The multi-talented Brea Grant is an actor, writer, and director, who has starred in several television shows and films like Dexter (2011), Halloween II (2009), and After Midnight (2019). In 2020, she wrote and directed the hilariously macabre 12 Hour Shift, which starred Angela Bettis. Grant’s latest project is the Blumhouse Television and EPIX film Torn Hearts, which follows two singers trying to break into the country music scene in Nashville, but to do that they have to become friends with a reclusive country music star.

Written by Rachel Koller Croft and directed by Grant, Torn Hearts stars Abby Quinn and Alexxis Lemire as two friends who have a band called Torn Hearts. They jump at the opportunity to meet country music legend Harper Dutch, played by the iconic Katey Sagal. Harper has been living in seclusion since her sister died under mysterious circumstances, but she reluctantly agrees to help the two talented singers on their quest for stardom. They soon find out that nothing is free in Nashville as their lives quickly become consumed by Harper’s psychosis. Torn Hearts features original music, bloody practical effects, and spectacular performances from the cast, especially Sagal, who embodies Harper’s twisted tendencies in ways that are guaranteed to give you anxiety.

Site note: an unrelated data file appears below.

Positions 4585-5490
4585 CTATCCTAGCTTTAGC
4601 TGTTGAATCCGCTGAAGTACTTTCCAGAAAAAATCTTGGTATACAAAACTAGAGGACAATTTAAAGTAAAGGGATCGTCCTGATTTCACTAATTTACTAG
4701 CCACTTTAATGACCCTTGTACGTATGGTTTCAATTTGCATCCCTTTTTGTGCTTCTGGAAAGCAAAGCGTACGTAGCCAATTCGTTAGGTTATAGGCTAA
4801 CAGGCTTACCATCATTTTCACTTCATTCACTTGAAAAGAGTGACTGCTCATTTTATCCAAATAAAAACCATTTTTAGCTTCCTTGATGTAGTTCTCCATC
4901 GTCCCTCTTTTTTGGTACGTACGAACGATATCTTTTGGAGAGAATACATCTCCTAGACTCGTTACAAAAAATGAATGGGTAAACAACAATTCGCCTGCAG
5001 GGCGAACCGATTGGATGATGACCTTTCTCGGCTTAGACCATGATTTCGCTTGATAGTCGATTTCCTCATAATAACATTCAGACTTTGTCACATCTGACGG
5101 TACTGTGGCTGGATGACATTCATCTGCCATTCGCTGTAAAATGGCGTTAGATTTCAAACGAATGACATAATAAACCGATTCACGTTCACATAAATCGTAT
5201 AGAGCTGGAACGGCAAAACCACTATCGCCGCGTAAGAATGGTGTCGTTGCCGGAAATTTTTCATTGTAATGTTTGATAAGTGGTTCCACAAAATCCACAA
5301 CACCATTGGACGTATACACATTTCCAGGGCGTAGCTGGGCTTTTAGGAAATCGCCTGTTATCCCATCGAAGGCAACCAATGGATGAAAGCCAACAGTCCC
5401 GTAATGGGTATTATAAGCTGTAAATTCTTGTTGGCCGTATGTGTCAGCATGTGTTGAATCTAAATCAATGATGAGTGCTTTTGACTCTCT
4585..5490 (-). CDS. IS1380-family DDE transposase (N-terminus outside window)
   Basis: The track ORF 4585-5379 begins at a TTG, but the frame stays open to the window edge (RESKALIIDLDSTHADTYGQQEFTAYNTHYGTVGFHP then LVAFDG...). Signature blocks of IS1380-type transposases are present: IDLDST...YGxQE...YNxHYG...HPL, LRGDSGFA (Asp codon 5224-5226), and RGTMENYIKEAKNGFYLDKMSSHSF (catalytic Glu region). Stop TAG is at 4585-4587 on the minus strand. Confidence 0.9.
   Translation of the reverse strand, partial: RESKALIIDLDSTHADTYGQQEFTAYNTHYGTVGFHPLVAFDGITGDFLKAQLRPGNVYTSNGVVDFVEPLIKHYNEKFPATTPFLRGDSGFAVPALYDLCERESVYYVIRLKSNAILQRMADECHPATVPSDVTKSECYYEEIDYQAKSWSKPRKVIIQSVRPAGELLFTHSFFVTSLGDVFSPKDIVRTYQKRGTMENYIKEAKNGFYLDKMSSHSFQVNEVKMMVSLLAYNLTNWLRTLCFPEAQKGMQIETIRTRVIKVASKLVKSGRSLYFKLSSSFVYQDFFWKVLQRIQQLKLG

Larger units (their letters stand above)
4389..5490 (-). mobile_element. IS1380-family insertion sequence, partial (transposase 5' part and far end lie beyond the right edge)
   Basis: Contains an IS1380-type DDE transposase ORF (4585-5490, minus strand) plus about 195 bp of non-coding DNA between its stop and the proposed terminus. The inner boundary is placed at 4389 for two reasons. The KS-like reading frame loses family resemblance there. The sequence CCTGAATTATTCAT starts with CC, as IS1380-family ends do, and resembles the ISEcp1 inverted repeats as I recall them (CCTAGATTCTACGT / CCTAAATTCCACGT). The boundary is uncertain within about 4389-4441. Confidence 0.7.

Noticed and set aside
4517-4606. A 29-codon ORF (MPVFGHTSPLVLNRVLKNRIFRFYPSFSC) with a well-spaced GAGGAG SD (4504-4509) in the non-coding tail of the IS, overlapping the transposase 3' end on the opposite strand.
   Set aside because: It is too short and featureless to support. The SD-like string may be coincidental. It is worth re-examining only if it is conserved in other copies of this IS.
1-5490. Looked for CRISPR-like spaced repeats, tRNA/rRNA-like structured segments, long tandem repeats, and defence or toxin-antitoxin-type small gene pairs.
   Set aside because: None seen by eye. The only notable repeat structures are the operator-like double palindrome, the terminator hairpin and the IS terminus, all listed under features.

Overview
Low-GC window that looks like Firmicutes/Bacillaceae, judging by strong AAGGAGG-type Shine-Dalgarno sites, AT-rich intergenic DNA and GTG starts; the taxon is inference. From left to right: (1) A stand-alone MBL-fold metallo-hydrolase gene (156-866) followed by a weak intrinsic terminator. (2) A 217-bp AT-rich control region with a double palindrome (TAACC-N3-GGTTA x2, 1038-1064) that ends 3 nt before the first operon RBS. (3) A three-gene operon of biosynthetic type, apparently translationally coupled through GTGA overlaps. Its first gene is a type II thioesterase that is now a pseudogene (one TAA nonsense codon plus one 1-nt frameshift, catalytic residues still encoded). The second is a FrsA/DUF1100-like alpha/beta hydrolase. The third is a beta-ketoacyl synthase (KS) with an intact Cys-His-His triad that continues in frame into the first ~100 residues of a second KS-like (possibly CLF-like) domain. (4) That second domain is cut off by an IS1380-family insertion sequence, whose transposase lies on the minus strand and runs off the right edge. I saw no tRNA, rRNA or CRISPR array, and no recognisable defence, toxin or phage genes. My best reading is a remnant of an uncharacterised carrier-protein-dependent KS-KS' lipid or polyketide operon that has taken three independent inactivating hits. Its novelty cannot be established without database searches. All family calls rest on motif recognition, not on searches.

During a recent press day, Daily Dead was delighted to have the opportunity to chat with Brea Grant about Torn Hearts, working with the fantastic female-led cast, behind-the-scenes practical effects, and a lot more. You can watch our video interview below!

Blumhouse Television and EPIX will release Torn Hearts on Paramount Home Entertainment on May 20th and on EPIX in July.

  • Michelle Swope
    About the Author - Michelle Swope

    Michelle credits seeing Wes Craven’s A Nightmare on Elm Street in the theater as the reason she’s a lifelong horror fan. For the past several years she’s been writing film reviews, conducting interviews, and moderating live panels for various online sites, while also advocating for accessibility and inclusivity in journalism, as a disabled woman working in the horror community. She was previously a featured writer at and has also written for Ghastly Grinning, F This Movie!, Nightmarish Conjurings,, and several other sites. She has also been published in the online zine We Are Horror and wrote an essay for the Blu-ray release of the film Dinner in America for Arrow Films Video. She now resides in Wilmington, NC where she is a member of the North Carolina Film Critics Association.